Zhongkui: Snow Girl and the Dark Crystal (Zhong Kui Fu Mo: Xue Yao Mo Ling)
Directors – Peter Pau & Zhao Tianyu, Screenplay – Raymond Lei Jin, Li Jie, Qin Zhen, Shen Shiqi, Eric Zhang & Zhao Tianyu, Producers – Ann An & Peter Pau, Photography (3D) – Peter Pau, Music – Javier Navarrate, Visual Effects Supervisors – Bernard O. Ceguerra, Kim Jongpill & Peter Pau, Visual Effects – Macrograph Inc., Pixomondo (Supervisor – Will Manning) & Studio MG Inc., Creature Design – Weta Workshop (Supervisor – Richard Taylor), Production Design – Lam Waikin & Kenneth Mak, Action Choreography – Jacky Yeung. Production Company – Desen International Media/Enlight Pictures/Wanda Media/Village Roadshow Pictures Asia/Warner Brothers (F.E.) Inc/K. Pictures/Shenzen Wus Entertainment Co., Ltd./Shenzen Tencent Video Culture Communication Co., Ltd./Beijing Tianhua Xiuxing Media Co., Ltd.
Chen Kun (Zhong Kui), Li Bingbing (Snow Girl/Little Snow), Winston Chao (Zhang Daoxian), Yang Zishan (Zhong Ling), Bao Beier (Du Ping), Jike Junyi (Yi Wei)
Under the guidance of the god Zhang Daoxian, the monk Zhong Kui has become a demon hunter. Zhang Daoxian persuades Zhong Kui to venture down into Hell and steal the dark crystal. Upon Zhong Kui’s return to the city of Hu, Zhang Daoxian grants him as a reward the ability to transform into a demon with the use of a magical fan. Zhong Kui also loves the beautiful Snow Girl who previously appeared to him. Unknown to her, she is one of Hell’s demons. She is now sent down to Hu is disguise as the head of a dance troupe with orders to steal back the dark crystal. Zhong Kui, the head of the city’s army, is tempted by her but she initially denies that she is the woman he knew. They eventually fall back into one another’s arms. However, demonic forces assail the city. As Zhong Kui goes forth to fight, he does not realise that he is fighting Snow Girl in her true form. As he pursues her, she comes to show him that what he believes is not the truth.
The Wu Xia film was created in Hong Kong in the 1980s. Come the 2000s, it has gone a major resurgence in China following international success such as Crouching Tiger, Hidden Dragon (2000), Hero (2002) and House of Flying Daggers (2004). In recent years, we have seen some extravagant Chinese works that employ the full gamut of CGI technologies to create lush, fantastical Wu Xia works with the likes of Detective Dee and the Mystery of the Phantom Flame (2010), Flying Swords of Dragon Gate (2011), The Sorcerer and the White Snake (2011), The Monkey King (2014) and sequel, and League of Gods (2016), among others. Zhongkui: Snow Girl and the Dark Crystal is based on the story of the demon hunter Zhong Kui, which comes from Chinese mythology and is the better part of a thousand years old. The film is co-directed by Peter Pau, the cinematographer on Crouching Tiger, The Forbidden Kingdom (2008) and many of the original Wu Xia films going back to the 1980s.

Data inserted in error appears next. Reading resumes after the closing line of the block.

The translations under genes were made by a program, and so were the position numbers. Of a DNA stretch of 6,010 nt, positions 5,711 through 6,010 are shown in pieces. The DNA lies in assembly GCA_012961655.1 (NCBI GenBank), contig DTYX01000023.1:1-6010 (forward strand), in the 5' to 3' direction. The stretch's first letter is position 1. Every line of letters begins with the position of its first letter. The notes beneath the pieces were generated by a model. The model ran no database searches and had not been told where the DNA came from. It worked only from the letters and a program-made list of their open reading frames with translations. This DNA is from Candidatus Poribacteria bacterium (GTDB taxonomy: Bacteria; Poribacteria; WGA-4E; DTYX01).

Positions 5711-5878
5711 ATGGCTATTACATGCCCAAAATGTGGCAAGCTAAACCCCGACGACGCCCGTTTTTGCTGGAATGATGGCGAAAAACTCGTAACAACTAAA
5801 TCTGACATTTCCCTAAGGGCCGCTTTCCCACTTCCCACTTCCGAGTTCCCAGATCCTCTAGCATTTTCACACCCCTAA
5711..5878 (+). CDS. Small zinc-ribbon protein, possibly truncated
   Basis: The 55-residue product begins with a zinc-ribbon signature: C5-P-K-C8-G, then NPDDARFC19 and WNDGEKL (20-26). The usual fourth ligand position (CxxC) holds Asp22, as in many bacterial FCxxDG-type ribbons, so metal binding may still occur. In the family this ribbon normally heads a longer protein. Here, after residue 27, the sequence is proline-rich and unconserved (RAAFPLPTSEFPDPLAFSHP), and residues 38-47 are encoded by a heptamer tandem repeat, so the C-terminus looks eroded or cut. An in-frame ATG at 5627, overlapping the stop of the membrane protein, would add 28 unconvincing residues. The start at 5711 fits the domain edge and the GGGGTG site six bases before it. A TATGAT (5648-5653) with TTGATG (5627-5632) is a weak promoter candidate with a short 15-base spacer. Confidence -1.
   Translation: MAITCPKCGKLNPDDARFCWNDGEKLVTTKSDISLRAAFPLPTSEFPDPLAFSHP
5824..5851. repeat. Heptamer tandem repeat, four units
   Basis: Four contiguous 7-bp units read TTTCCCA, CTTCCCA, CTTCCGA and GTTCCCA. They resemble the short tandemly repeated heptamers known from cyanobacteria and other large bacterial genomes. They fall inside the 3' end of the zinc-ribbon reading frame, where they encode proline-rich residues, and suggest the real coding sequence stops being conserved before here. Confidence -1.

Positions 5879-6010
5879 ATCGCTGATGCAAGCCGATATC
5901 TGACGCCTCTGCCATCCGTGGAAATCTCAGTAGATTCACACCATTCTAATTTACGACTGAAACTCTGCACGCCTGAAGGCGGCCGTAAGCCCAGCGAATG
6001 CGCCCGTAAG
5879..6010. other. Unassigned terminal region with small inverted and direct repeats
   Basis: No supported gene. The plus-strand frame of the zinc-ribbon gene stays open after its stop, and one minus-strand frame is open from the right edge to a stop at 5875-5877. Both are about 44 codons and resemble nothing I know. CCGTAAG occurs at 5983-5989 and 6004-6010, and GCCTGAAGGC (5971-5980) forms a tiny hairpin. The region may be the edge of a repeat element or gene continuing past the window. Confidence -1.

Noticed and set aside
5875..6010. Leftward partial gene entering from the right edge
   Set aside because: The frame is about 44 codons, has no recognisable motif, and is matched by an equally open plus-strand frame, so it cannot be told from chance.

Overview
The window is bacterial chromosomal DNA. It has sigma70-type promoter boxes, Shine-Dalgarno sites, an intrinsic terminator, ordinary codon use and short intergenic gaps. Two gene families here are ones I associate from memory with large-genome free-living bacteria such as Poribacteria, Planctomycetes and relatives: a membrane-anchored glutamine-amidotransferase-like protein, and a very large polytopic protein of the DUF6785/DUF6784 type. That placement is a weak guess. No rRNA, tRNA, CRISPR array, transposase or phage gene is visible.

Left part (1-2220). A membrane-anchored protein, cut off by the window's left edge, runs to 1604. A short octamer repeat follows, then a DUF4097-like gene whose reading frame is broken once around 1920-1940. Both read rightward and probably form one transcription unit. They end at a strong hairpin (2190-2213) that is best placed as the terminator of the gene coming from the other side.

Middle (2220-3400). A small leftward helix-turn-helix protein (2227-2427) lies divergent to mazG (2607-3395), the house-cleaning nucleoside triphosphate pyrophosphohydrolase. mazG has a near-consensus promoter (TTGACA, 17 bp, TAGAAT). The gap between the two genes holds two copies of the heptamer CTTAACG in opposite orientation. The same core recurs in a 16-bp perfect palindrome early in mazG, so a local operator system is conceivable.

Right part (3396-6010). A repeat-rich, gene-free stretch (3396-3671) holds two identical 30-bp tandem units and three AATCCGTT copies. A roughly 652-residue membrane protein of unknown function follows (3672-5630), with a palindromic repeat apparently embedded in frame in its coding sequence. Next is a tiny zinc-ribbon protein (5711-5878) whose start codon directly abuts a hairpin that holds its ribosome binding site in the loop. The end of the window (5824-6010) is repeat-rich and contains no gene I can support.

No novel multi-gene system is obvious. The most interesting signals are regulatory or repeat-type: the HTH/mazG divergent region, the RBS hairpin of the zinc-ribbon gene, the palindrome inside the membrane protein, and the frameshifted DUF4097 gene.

Zhongkui: Snow Girl and the Dark Crystal is a stunning looking film. Every aspect from the sets, the costuming to the photography and effects have been designed to shout out their lushness and visual extravagance. As with many of the other Chinese-made fantasy films coming out in the last couple of years, it achieves a seamless blend of live-action, CGI and wholly fantastique action that is frequently out of this world. The sights we see from the opening few minutes – wide angle shots with demons sweeping across fields; a venture down into Hell; an entire city built atop a flowering of blossom trees – has a stunning conception that leaves most Western fantasy behind. In other scenes like where the demons invade the city en masse, you are wowed by the scale of the filmmaking that has been assembled.
The story itself is somewhat ordinary – one of impossible love separated across two opposing sides and the ways they come together despite. Neither this nor the performances of the actors is anything exceptional; it is meant to be the visuals that make the story. These fall down somewhat when it comes to Chen Kun’s demonic form and Li Bingbing’s ice maiden self. Both of these, which are characters that are heavily dependent on being relayed by CGI and are present for much of the film, look like digital avatars from a videogame and not at all like living, breathing characters. It is here that the film starts to fall down as it simply hits a level of unrealism whereby you cease to care what is happening on screen, all that it becomes is a series of obvious digital figures fighting it out. It is a shame that the film had to fall down in this area when it does everything else so beautifully. The one fabulous scene where this does work is the one where Zhong Kui flees across the lake and Snow Girl blasts walls of ice from every direction to try and stop him and then the two come together at first fighting and then merging into one another’s arm in mid-air.